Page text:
In December 2015 the United Nations Security Council adopted resolution 2250, the first ever thematic resolution on Youth, Peace and Security. This historic document is very important for all young peacebuilders worldwide because it brings recognition and legitimacy for youth’s efforts in building peace.
On this page, we have gathered some useful documents and ideas into a toolkit to help you better understand the importance and content of the resolution and advocate for its implementation on your community and country. The toolkit is divided into three sections: Know the resolution, take action, and document templates.
The toolkit has also been translated to Spanish. Descarga aquí la versión española
In addition to the toolkit itself, why not join our Youth, Peace and Security group on Facebook? It’s a place to share experiences, get advice and connect with other people who are also working on resolution 2250.
Know the resolution
To use UN Security Council resolution 2250, you first have to know it. Below you can find the resolution itself, a general guide to the resolution, and a more in-depth annotated version describing the meaning of each paragraph. We have also collected a few other key documents to help you understand the wider arena of youth, peace and security.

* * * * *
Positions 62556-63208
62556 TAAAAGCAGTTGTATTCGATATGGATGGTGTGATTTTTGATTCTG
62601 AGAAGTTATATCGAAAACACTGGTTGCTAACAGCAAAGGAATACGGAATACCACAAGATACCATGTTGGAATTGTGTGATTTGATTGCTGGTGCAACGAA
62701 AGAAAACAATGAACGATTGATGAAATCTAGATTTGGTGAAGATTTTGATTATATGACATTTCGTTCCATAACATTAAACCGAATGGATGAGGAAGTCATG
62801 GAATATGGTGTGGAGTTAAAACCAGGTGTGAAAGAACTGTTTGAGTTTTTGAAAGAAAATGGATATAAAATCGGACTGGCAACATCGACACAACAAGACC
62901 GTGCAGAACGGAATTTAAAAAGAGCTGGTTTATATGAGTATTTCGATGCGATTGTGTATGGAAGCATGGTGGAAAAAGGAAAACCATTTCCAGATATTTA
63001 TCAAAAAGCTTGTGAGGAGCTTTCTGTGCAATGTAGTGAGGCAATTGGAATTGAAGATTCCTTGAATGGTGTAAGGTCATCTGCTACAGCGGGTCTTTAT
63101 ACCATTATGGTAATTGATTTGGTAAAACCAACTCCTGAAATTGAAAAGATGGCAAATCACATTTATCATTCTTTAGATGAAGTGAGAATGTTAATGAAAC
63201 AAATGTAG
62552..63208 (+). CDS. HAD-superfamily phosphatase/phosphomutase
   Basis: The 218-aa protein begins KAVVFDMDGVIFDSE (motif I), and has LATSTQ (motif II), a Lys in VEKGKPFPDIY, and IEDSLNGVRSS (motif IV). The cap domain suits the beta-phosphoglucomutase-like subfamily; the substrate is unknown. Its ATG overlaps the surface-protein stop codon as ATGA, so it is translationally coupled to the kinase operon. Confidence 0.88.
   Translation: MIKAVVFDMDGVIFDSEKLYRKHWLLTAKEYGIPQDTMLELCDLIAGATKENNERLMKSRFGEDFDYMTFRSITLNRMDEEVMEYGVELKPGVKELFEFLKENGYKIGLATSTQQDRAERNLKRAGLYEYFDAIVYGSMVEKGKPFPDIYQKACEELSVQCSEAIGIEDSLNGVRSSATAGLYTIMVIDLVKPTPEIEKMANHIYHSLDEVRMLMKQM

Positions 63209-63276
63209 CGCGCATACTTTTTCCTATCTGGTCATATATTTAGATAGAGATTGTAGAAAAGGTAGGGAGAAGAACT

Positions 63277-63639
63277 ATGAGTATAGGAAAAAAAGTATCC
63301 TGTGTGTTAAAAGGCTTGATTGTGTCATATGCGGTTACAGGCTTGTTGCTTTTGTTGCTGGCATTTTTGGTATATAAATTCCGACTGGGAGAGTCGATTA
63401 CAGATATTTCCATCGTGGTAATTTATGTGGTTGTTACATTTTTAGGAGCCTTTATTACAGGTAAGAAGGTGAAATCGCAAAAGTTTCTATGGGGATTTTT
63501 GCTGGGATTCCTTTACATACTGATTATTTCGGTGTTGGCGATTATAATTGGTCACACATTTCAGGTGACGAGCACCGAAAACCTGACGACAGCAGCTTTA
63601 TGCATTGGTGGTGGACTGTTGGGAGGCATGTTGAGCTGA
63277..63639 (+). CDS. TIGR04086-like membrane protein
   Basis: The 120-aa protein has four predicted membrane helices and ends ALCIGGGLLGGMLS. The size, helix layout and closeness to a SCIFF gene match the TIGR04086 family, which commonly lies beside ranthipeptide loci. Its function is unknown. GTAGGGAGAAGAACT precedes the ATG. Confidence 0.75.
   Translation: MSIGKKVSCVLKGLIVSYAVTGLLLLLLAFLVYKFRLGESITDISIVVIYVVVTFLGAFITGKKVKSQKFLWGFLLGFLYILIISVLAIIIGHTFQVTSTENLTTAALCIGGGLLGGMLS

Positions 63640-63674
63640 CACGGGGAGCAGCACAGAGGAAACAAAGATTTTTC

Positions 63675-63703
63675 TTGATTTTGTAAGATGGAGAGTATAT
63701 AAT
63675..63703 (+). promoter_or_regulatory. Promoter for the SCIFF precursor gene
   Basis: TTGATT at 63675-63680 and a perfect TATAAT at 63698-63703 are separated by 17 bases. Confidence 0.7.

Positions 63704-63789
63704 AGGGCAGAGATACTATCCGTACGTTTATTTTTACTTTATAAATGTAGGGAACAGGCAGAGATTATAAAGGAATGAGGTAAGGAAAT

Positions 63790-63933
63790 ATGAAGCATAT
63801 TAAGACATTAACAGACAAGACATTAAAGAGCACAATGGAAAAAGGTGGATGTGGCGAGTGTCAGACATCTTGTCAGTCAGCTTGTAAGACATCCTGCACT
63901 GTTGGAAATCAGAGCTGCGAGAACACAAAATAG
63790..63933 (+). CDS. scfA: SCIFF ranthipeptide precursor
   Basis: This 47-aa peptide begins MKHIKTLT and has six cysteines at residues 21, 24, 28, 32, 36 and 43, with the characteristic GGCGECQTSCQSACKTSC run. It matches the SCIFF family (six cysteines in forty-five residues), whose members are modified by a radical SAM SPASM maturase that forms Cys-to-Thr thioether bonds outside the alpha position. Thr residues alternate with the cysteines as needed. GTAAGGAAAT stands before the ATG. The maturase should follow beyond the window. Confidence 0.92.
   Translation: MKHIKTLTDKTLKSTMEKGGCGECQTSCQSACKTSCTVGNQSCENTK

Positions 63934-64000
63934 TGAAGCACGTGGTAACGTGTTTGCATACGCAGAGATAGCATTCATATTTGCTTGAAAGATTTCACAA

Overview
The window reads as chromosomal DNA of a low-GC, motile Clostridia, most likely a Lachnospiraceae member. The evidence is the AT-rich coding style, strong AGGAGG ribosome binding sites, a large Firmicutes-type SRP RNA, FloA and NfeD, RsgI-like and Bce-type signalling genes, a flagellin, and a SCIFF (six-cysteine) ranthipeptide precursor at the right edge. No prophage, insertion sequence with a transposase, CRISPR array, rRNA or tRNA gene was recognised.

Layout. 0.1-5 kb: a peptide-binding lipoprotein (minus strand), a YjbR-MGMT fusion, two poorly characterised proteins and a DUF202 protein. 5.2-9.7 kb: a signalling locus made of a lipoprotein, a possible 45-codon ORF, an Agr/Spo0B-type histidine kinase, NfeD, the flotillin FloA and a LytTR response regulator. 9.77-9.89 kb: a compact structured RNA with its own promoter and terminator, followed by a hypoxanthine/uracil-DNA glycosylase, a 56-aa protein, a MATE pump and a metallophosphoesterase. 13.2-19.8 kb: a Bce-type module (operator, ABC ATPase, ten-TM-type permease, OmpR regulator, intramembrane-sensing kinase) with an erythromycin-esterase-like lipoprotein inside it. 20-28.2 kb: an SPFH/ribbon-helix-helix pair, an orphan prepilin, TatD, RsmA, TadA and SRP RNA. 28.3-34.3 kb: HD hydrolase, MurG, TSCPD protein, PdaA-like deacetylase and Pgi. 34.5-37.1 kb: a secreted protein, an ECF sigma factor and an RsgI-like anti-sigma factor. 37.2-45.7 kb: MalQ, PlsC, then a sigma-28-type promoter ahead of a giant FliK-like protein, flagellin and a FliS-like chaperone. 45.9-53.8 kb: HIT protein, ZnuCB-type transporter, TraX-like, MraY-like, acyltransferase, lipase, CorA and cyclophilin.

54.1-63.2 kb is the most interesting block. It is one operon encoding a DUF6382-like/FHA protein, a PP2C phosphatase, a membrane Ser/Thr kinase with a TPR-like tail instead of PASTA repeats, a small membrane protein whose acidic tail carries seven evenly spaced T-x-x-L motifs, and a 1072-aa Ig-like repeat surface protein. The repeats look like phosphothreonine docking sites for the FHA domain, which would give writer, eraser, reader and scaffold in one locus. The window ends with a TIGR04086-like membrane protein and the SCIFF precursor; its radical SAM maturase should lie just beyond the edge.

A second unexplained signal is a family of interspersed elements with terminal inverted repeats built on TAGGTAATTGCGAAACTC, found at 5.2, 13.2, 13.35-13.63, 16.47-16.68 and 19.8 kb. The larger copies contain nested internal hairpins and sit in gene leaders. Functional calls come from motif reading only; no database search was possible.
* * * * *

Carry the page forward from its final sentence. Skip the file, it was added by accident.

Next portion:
The resolution itself: Read the full text of the resolution here.
Guide to 2250: Everything you need to know about 2250 in one place: what does the resolution say? why does it matter? what can you do with it?
2250 explained: For a more in-depth explanation of the resolution and what it means, read the annotated version.
Other key documents
Guiding Principles on Young People’s Participation in Peacebuilding: A nine step recipe to include young people in peace processes.
Agreed UN Language on youth participation in peacebuilding: A report by UNOY on the language used by the Security Council on Youth between 1995-2013.
UN Plan of Action Against Violent Extremism: Plan developed by the UN Secretary-General, which includes a section on youth empowerment.
Action Agenda to Prevent Violent Extremism and Promote Peace: Outcome document of the Global Youth Summit against Violent Extremism, this document approaches youth participation in countering and preventing violent extremism.
Amman Youth Declaration: Outcome document of the Global Forum on Youth, Peace and Security, this declaration is a roadmap towards a strengthened policy framework on Youth, Peace and Security.
Even though member states are responsible for implementing the resolution at the national level, there are many ways in which young people and civil society organizations can take part in this process, from leading it to cooperating with other stakeholders on the local, national, regional and global levels. You and your organization might choose how to use the resolution based on your capabilities and competences, and on the needs found on the ground. For this reason, it is important to contextualize your efforts: know the challenges and needs of young men and women in your community and country!